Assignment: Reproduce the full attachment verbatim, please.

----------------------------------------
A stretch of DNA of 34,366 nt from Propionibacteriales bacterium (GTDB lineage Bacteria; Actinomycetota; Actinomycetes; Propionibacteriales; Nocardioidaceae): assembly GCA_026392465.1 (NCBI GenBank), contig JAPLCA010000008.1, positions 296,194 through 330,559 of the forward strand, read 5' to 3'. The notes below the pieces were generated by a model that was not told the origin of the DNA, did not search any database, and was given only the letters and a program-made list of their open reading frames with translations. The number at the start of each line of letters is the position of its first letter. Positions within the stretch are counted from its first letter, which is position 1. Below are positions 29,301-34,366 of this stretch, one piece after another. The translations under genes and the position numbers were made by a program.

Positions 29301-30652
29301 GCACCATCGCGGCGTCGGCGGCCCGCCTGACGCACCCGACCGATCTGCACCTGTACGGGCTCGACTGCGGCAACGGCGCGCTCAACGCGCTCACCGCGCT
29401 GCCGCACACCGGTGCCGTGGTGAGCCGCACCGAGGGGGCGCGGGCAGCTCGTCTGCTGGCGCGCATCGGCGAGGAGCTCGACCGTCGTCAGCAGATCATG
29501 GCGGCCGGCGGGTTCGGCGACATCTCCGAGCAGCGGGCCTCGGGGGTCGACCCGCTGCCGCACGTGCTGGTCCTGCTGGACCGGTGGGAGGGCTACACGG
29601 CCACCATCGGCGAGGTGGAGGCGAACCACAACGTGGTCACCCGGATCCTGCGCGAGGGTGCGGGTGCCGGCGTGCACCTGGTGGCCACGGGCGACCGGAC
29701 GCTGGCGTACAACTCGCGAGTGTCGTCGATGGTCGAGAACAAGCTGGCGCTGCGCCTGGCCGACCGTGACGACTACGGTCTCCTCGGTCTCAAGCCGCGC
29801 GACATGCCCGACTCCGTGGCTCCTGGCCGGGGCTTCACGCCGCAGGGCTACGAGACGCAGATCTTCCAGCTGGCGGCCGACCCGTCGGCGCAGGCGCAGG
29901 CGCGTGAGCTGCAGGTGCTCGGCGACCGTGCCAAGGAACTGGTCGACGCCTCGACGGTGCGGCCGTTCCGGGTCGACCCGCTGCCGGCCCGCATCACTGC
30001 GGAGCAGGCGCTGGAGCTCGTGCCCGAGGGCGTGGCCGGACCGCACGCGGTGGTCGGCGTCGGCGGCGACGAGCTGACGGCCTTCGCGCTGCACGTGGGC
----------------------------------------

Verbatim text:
A stretch of DNA of 34,366 nt from Propionibacteriales bacterium (GTDB lineage Bacteria; Actinomycetota; Actinomycetes; Propionibacteriales; Nocardioidaceae): assembly GCA_026392465.1 (NCBI GenBank), contig JAPLCA010000008.1, positions 296,194 through 330,559 of the forward strand, read 5' to 3'. The notes below the pieces were generated by a model that was not told the origin of the DNA, did not search any database, and was given only the letters and a program-made list of their open reading frames with translations. The number at the start of each line of letters is the position of its first letter. Positions within the stretch are counted from its first letter, which is position 1. Below are positions 29,301-34,366 of this stretch, one piece after another. The translations under genes and the position numbers were made by a program.

Positions 29301-30652
29301 GCACCATCGCGGCGTCGGCGGCCCGCCTGACGCACCCGACCGATCTGCACCTGTACGGGCTCGACTGCGGCAACGGCGCGCTCAACGCGCTCACCGCGCT
29401 GCCGCACACCGGTGCCGTGGTGAGCCGCACCGAGGGGGCGCGGGCAGCTCGTCTGCTGGCGCGCATCGGCGAGGAGCTCGACCGTCGTCAGCAGATCATG
29501 GCGGCCGGCGGGTTCGGCGACATCTCCGAGCAGCGGGCCTCGGGGGTCGACCCGCTGCCGCACGTGCTGGTCCTGCTGGACCGGTGGGAGGGCTACACGG
29601 CCACCATCGGCGAGGTGGAGGCGAACCACAACGTGGTCACCCGGATCCTGCGCGAGGGTGCGGGTGCCGGCGTGCACCTGGTGGCCACGGGCGACCGGAC
29701 GCTGGCGTACAACTCGCGAGTGTCGTCGATGGTCGAGAACAAGCTGGCGCTGCGCCTGGCCGACCGTGACGACTACGGTCTCCTCGGTCTCAAGCCGCGC
29801 GACATGCCCGACTCCGTGGCTCCTGGCCGGGGCTTCACGCCGCAGGGCTACGAGACGCAGATCTTCCAGCTGGCGGCCGACCCGTCGGCGCAGGCGCAGG
29901 CGCGTGAGCTGCAGGTGCTCGGCGACCGTGCCAAGGAACTGGTCGACGCCTCGACGGTGCGGCCGTTCCGGGTCGACCCGCTGCCGGCCCGCATCACTGC
30001 GGAGCAGGCGCTGGAGCTCGTGCCCGAGGGCGTGGCCGGACCGCACGCGGTGGTCGGCGTCGGCGGCGACGAGCTGACGGCCTTCGCGCTGCACGTGGGC